So it might not deliver the kind of sophistication in motion-capture that was utilised by Team Bondi for its ground-breaking crime caper L.A. Noire – that, after all, relied on a studio set-up with 32 high-def cameras tracking a single actor’s face – but new facial animation software ‘Faceshift’ does more than an adequate job in replicating such techniques, and it relies solely on Microsoft’s Kinect.
Though we’ve at times been frustrated with many of Kinect’s shortcomings when it comes to simple motion-tracking in-game, the camera continues to impress when the Windows version of the peripheral is put in front of developers. Faceshift, developed by a team from EPFL (École Polytechnique Fédérale de Lausanne, School of Computer and Communication Sciences Computer Graphics and Geometry Laboratory), is the very latest to catch our eye.
Using Kinect to capture the 3D data it needs to construct an accurate computerised model of the users’ face, the software does a terrific job in further mirroring every expression, facial twitch and movement, shown off with barely any noticeable delay on an on-screen avatar. Developers can improve the accuracy of the facial recognition even further in a post-processing stage.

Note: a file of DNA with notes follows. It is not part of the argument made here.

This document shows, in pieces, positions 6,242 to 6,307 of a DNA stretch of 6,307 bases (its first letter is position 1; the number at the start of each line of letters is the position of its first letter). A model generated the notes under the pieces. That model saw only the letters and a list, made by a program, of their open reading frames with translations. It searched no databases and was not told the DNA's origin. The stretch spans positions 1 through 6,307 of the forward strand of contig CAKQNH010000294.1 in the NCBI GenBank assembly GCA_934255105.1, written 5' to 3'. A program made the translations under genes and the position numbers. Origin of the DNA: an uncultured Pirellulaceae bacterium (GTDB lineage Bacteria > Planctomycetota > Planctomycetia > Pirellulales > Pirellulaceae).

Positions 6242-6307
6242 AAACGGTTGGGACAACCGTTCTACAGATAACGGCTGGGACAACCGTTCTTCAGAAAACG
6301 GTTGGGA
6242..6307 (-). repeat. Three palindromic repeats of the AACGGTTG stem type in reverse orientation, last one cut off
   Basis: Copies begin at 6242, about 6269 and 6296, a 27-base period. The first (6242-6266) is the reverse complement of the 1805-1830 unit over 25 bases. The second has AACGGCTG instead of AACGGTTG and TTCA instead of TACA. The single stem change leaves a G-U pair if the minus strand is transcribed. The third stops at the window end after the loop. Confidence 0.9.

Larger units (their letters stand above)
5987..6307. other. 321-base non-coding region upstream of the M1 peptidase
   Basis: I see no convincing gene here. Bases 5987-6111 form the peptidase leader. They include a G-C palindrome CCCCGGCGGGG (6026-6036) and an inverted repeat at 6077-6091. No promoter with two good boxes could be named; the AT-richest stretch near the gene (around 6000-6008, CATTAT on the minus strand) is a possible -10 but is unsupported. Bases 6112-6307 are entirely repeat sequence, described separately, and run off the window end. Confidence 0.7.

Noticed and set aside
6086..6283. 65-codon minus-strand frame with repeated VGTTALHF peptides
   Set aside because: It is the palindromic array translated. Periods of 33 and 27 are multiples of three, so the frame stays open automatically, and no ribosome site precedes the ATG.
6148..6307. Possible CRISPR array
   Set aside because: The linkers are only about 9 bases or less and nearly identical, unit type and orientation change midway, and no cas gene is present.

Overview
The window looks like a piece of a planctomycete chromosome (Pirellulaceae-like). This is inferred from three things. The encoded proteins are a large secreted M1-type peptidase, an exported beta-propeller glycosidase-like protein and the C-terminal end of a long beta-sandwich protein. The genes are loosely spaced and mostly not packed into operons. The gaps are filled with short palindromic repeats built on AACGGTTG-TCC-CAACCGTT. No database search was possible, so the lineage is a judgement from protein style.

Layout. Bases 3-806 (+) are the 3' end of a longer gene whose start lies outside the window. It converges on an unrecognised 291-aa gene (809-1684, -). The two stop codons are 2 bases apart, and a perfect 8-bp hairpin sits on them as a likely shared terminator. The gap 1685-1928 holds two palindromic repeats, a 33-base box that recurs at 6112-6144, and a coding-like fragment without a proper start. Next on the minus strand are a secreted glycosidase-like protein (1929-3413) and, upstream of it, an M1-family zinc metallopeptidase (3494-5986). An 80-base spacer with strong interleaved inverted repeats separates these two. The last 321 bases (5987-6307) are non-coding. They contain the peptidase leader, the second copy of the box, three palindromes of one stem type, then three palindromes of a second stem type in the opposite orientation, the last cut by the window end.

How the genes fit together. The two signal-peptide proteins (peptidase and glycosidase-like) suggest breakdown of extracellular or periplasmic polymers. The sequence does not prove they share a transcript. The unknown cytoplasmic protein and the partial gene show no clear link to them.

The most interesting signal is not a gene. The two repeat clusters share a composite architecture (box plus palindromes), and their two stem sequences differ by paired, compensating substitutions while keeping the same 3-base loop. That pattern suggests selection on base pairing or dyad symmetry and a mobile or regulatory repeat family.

According to the team behind it, the software tracks even the smallest emotions thanks by tracking 48 different 'blendshape' parameters, and can even track gaze and sense blinking. Currently being licensed to developers for $1500 a year, it's a snip for those studios looking to get decent-quality motion capture into its games, all without the hassle of a hi-tech, lab-like studio set-up.
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I am the Founder and Editor-in-chief of New Rising Media. You can follow me on Twitter @MrJasonEngland.